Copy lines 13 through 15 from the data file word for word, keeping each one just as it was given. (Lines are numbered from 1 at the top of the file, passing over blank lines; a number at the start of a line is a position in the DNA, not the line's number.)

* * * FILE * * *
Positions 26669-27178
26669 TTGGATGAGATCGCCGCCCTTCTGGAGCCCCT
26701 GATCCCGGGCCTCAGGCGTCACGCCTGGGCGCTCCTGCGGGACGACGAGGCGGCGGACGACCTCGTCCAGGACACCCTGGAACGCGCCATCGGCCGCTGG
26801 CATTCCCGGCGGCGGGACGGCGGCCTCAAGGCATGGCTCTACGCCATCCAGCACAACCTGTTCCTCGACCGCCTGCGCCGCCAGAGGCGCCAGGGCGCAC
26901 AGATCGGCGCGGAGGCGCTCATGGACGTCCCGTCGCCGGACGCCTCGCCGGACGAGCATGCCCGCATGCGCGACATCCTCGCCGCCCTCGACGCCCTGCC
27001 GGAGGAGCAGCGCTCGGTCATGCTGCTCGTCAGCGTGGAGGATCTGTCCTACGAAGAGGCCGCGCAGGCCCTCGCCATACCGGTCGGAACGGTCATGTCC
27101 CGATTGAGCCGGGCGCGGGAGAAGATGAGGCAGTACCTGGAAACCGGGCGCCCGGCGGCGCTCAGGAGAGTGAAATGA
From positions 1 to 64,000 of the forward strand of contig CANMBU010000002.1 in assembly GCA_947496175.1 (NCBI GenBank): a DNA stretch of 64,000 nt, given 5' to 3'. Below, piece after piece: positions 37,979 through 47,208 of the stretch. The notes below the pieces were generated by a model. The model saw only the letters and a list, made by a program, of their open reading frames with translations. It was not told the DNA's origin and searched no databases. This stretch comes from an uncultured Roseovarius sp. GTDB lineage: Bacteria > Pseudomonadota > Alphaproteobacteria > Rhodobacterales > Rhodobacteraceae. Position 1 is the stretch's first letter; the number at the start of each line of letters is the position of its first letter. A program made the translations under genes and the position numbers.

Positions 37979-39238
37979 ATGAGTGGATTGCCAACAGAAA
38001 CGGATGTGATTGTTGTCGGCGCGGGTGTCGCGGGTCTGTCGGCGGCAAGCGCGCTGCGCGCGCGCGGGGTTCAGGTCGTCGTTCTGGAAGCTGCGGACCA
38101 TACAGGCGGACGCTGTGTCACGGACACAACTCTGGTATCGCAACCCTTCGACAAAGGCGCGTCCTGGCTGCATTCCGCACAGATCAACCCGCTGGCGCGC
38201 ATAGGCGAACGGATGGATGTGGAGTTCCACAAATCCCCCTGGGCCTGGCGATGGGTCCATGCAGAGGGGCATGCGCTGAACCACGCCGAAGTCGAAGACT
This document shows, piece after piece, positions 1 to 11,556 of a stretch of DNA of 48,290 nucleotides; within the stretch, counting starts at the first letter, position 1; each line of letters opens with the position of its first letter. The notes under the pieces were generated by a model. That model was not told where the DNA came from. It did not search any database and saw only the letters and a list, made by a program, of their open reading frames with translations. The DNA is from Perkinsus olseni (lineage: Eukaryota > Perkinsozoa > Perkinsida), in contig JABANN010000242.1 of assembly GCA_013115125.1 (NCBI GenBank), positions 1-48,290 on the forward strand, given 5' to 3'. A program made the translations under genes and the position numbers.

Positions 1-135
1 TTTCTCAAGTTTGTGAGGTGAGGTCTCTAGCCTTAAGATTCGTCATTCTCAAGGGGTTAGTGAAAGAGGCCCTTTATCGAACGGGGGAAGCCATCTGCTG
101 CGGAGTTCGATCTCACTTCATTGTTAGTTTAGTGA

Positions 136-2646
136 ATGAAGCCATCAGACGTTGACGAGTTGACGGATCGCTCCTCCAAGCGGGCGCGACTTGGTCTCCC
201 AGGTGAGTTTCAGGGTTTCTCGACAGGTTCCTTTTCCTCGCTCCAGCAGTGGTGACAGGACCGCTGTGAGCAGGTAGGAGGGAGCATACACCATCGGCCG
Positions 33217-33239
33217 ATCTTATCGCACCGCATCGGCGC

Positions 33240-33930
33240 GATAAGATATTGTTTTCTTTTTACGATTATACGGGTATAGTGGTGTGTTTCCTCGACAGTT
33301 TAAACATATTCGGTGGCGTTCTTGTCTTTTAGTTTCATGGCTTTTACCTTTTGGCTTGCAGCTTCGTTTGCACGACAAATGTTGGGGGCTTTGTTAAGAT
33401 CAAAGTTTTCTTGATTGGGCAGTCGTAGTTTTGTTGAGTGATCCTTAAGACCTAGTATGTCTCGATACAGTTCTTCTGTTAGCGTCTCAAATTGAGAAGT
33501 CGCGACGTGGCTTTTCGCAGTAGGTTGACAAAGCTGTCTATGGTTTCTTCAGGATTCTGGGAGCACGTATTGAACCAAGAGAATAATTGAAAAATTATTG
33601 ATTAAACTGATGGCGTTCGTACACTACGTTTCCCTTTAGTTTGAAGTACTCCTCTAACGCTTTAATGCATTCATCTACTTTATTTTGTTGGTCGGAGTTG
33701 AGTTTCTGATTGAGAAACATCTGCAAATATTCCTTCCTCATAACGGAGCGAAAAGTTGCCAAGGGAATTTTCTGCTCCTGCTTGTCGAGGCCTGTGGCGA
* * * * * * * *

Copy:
38201 ATAGGCGAACGGATGGATGTGGAGTTCCACAAATCCCCCTGGGCCTGGCGATGGGTCCATGCAGAGGGGCATGCGCTGAACCACGCCGAAGTCGAAGACT
This document shows, piece after piece, positions 1 to 11,556 of a stretch of DNA of 48,290 nucleotides; within the stretch, counting starts at the first letter, position 1; each line of letters opens with the position of its first letter. The notes under the pieces were generated by a model. That model was not told where the DNA came from. It did not search any database and saw only the letters and a list, made by a program, of their open reading frames with translations. The DNA is from Perkinsus olseni (lineage: Eukaryota > Perkinsozoa > Perkinsida), in contig JABANN010000242.1 of assembly GCA_013115125.1 (NCBI GenBank), positions 1-48,290 on the forward strand, given 5' to 3'. A program made the translations under genes and the position numbers.

Positions 1-135